90s fashion: Bucket hats and butterfly clips and bandanas – oh my!

When you cast your mind back to the fashion trends of the 1990s you’ll probably see a blur of bright colours, a mass of hair accessories and a whole mess of girl power.
In the early 90s neon colours were the only colours to be seen in – colours so bright, you’d need a pair of round sunglasses with tinted lenses just to view them without damaging your sight. Pastel colours were also a hit in the 90s (think baby pinks and baby blues), and while people drifted from grunge, to hippie to rocking designer labels, it was ultimately girl power and the Cool Britannia movement that made it out of the decade alive and into the noughties.

So, let’s start at the top and work our way down.

Before we get to the multitude of crimes against hair, let’s take a look at the hats. Caps were cool – but only worn backwards – but it was the bucket hat that graced the head of the coolest kids of the 90s, and even stuck around for the early noughties… providing it was a brand that people had heard of, like Kangol, but we’ll get onto knock-off sportswear later.

The only other acceptable form of headgear was the bandana, and after Hannah Spearritt from S Club 7 started wearing them they became so popular with teenage girls that the high-street shops couldn’t make pretty, sparkly, girly-looking ones fast enough.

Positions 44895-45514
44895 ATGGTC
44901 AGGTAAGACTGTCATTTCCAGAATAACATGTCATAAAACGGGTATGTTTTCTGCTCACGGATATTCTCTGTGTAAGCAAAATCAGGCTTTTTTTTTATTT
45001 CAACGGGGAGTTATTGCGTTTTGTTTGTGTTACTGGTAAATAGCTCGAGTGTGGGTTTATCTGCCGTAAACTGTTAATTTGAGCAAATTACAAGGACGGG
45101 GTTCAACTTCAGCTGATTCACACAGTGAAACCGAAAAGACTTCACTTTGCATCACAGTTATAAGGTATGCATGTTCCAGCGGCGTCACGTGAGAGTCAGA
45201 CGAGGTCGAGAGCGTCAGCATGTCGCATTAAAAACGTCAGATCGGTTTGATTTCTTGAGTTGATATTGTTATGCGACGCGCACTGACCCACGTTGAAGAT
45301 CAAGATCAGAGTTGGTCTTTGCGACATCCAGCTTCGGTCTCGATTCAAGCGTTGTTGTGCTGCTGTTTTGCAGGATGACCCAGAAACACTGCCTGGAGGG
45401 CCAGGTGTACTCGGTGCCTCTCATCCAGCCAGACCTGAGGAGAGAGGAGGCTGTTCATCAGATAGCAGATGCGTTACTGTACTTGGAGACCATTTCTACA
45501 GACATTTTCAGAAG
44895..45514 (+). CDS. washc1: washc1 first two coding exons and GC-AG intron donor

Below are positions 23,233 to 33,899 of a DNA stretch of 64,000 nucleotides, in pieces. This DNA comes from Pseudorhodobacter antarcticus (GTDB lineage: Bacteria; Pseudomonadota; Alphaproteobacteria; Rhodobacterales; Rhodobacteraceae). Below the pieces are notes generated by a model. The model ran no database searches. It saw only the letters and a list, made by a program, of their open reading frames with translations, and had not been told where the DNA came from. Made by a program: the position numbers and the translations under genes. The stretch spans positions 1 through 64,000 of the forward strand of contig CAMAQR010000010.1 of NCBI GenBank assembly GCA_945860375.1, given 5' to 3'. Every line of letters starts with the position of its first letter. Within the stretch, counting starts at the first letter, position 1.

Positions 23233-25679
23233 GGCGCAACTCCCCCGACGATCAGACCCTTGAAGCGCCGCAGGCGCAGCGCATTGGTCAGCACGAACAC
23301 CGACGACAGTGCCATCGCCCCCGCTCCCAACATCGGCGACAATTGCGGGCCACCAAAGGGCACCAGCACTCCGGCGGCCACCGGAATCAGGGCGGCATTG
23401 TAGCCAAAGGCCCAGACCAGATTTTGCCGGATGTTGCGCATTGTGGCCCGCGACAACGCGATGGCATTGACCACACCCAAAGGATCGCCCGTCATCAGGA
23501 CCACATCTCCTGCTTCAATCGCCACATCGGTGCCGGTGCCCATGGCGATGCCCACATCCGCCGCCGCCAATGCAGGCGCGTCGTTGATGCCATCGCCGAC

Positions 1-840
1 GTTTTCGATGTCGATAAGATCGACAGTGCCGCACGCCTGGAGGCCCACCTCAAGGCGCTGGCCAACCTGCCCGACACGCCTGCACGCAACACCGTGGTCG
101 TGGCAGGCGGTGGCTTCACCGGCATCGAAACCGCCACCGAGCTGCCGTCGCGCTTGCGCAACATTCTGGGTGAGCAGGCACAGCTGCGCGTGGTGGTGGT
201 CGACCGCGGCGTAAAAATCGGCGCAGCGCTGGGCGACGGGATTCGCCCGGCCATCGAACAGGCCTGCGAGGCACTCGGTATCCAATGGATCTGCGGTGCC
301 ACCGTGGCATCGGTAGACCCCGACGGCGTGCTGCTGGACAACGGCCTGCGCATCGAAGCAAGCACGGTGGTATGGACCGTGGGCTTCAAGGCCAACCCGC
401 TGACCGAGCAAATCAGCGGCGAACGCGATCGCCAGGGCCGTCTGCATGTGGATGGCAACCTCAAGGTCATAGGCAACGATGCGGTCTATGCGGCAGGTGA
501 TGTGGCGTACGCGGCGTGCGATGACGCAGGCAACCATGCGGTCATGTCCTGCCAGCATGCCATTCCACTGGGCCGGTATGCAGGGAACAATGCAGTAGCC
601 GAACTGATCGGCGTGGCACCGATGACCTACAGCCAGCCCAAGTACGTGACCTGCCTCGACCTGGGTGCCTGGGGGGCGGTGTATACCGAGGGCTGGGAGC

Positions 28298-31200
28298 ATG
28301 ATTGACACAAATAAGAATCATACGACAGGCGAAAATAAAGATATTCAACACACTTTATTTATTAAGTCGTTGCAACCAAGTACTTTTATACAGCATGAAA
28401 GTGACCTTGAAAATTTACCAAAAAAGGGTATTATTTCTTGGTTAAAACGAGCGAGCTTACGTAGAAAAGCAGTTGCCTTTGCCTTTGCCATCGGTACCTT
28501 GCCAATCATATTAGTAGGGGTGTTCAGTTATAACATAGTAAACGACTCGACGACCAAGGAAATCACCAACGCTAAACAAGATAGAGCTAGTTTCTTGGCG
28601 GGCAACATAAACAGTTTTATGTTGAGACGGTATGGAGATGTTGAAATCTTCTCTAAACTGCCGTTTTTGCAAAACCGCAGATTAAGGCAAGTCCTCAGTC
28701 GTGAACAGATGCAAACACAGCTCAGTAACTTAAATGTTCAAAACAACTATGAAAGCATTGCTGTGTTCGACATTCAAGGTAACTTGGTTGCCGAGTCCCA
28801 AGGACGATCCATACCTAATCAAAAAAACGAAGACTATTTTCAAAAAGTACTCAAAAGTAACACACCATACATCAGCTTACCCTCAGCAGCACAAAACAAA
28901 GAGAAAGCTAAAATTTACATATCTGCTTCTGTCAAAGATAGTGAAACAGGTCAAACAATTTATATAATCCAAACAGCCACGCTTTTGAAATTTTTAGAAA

sclubhannah


In the 90s, the hair was a blank canvas. A blank canvas just waiting to have things colour it, clipped to it, pushed through it and added to it – sometimes all at once. As far as style is concerned, for boys it had to be curtains in the early 90s, but when it was curtains for the curtains shaved heads became popular, undercuts became an actual thing that people asked for and crew cuts, spikes and quiffs all had their moment. All styles were best if your hair was blonde, or at least partially blonde… nothing a bit of Sun In couldn’t handle.
As for the ladies, you couldn’t go wrong with a Rachel – if you were doing what Jennifer Aniston was doing in Friends, then you were doing it right – and blondes certainly had more fun, because many ditched their dark locks in favour of a blonde ‘do. Pixie cuts had their moment, but so did high-maintenance, long, sleek, straight styles. With the ladies, it was mainly about what you put in your hair, rather than how you had it cut.

corrieleanneHair accessories were a huge deal in the 90s. If you can call it an accessory, hair mascara was very popular – especially a bit of red or orange on two pieces of hair framing your face, a la Leanne Battersby from Coronation Street. If you didn’t want to change the colour, you could change the style and if you had long hair you could easily switch between a straight ‘do or a crimped ‘do – crimpers have even made a bit of a comeback recently. Any look could be completed with a generous blast of glitter hairspray.

As for accessories, a scunchy may have been the most important thing you could own – you could even get all fancy, and wear one made out of “hair” but good luck finding one that matched your own natural colour. Busy hair was a big deal. It wouldn’t be unusual to push a spider comb headband through your ‘do, before piling on the butterfly hair clips